by Eldad Beck
Even if it adheres to the nuclear deal, Iran is still pushing ahead with its plan to destabilize the Middle East. Yet many Europeans view Trump as the problem, which attests to their inability to face reality.
This week's front page of Der Spiegel aptly illustrates the overriding mood in the offices of French President Emmanuel Macron, German Chancellor Angela Merkel and EU foreign policy chief Federica Mogherini: Underneath the headline asking "Who will save the West?" U.S. President Donald Trump is depicted as a menacing fireball facing a seemingly panic-stricken Merkel and a smiling, winking Macron holding a fire extinguisher with an EU sticker on it.
Trump is hosting the two leaders in Washington this week. Macron was able to identify in time the need to caress and embrace Trump, and he greeted the American president with a king's welcome when he visited Paris last summer – while other Western leaders treated him with contempt and revulsion. Macron, in turn, was welcomed by the American president warmly, as a friend.
Merkel was unable to overcome her aversion to Trump and forge a close relationship with him. It will be very interesting to see how Trump greets the German chancellor for a "work meeting" this weekend. Merkel would be wise not to get Trump "heated" and galvanize him to do the opposite of what she wants. Macron and Merkel's goal in Washington is to get "Hurricane Trump" under control, particularly as it pertains to the future of the nuclear deal with Iran.
Yes, the American president's unpredictable behavior does cause a fair degree of anxiety, especially among those who grew accustomed to the affable yet destructive foreign policies of his predecessor, Barack Obama. However, it's been over a year since Trump entered office and the leaders of Europe should have adopted a wiser approach to their new American ally by now: He hasn't triggered any wars.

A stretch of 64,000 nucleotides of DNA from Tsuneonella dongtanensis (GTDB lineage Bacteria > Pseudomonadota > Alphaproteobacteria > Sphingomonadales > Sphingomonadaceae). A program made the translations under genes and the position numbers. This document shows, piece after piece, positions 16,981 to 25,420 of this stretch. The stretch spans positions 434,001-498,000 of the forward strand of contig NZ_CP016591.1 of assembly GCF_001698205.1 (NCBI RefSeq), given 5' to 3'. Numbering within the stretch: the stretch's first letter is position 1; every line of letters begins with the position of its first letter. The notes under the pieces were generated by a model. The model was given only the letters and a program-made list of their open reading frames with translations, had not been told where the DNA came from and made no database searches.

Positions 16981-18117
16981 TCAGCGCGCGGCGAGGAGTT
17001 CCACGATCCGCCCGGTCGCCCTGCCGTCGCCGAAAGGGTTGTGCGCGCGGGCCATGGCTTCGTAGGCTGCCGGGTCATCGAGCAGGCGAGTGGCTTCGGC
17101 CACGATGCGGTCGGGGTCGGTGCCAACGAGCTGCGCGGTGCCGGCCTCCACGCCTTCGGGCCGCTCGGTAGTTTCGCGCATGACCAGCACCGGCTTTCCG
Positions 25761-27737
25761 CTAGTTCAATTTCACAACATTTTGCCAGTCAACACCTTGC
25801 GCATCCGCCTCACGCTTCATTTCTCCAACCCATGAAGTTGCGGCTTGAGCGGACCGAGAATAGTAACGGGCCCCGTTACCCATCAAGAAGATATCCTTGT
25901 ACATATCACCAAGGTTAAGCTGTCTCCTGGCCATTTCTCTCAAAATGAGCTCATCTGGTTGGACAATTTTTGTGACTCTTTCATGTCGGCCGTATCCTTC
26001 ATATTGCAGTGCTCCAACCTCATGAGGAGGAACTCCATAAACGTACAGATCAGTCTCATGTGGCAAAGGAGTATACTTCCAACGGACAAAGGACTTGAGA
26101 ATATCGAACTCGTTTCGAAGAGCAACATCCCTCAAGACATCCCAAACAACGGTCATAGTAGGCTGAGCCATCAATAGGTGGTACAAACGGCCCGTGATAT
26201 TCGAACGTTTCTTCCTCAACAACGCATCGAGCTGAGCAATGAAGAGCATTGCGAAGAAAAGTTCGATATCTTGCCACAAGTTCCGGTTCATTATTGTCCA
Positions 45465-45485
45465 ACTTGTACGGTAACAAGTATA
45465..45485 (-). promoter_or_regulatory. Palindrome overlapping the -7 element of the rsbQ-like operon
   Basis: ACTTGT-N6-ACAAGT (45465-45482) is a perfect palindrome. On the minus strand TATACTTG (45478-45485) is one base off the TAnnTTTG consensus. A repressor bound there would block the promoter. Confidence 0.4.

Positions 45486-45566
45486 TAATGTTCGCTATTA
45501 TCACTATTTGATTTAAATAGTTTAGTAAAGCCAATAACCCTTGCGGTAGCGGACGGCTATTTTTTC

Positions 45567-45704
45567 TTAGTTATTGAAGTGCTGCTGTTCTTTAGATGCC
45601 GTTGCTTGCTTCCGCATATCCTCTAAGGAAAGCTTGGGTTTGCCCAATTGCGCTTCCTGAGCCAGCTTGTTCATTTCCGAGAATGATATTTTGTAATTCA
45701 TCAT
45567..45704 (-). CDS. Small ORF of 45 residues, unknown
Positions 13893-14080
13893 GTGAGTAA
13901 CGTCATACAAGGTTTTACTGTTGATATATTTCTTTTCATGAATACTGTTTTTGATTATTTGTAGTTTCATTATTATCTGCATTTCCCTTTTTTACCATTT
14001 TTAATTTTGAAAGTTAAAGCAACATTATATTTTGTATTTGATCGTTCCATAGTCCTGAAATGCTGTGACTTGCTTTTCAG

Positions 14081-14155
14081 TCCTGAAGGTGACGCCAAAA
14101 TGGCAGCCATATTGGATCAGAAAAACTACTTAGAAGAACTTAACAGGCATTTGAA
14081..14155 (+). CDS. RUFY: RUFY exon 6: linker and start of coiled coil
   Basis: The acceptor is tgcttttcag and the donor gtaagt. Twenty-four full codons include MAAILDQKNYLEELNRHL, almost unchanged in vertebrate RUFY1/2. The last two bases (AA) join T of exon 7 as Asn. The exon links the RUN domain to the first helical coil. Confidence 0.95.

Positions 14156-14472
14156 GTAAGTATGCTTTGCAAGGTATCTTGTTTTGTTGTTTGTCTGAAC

Even his recognition of Jerusalem as Israel's capital and moving the U.S. Embassy there didn't spark the violence and bloodshed that the European powers warned against. Quite the opposite: His unconventional, frenetic management of American foreign policy has substantially moved things forward that seemed stuck and intractable.
Such as the nuclear deal with Iran: The EU and European powers fully endorsed Iran's demand not to change the nuclear deal at all; but Trump's threats to reimpose sanctions, which would almost certainly "kill" the accord, prodded the Europeans to agree to a "complementary addendum" to partially iron out its most problematic wrinkles.
European and American representatives have met five times to discuss the matter. These meetings have produced a memorandum of understandings about the "core faults" of the nuclear deal: What happens after its 10-year expiration date? How can oversight of Iran's nuclear facilities be enhanced? What are the deadlines for punishing Iran if it continues developing ballistic missiles and pursuing its aggressive policies beyond its own borders across the Middle East?
In their meetings, Macron and Merkel will ask Trump to finalize this addendum to preserve the nuclear deal. The Europeans are now willing to admit the deal has significant holes. This is in large part due to the immense pressure applied by Trump via threats, tweets and special envoys. Even if Trump looks like the "bad guy" breaking the rules of the game, this approach will almost certainly lead to an improved nuclear deal.
The "bad guy" in this story continues to be Iran. Even if it completely adheres to implementing the nuclear deal, the Islamic republic is still pushing ahead with its plans to destabilize the Middle East and grow as a leading military power in the region. The menacing fireball is Tehran, not Trump. The fact that many Europeans struggle to recognize this attests to their inability or lack of desire to face reality.
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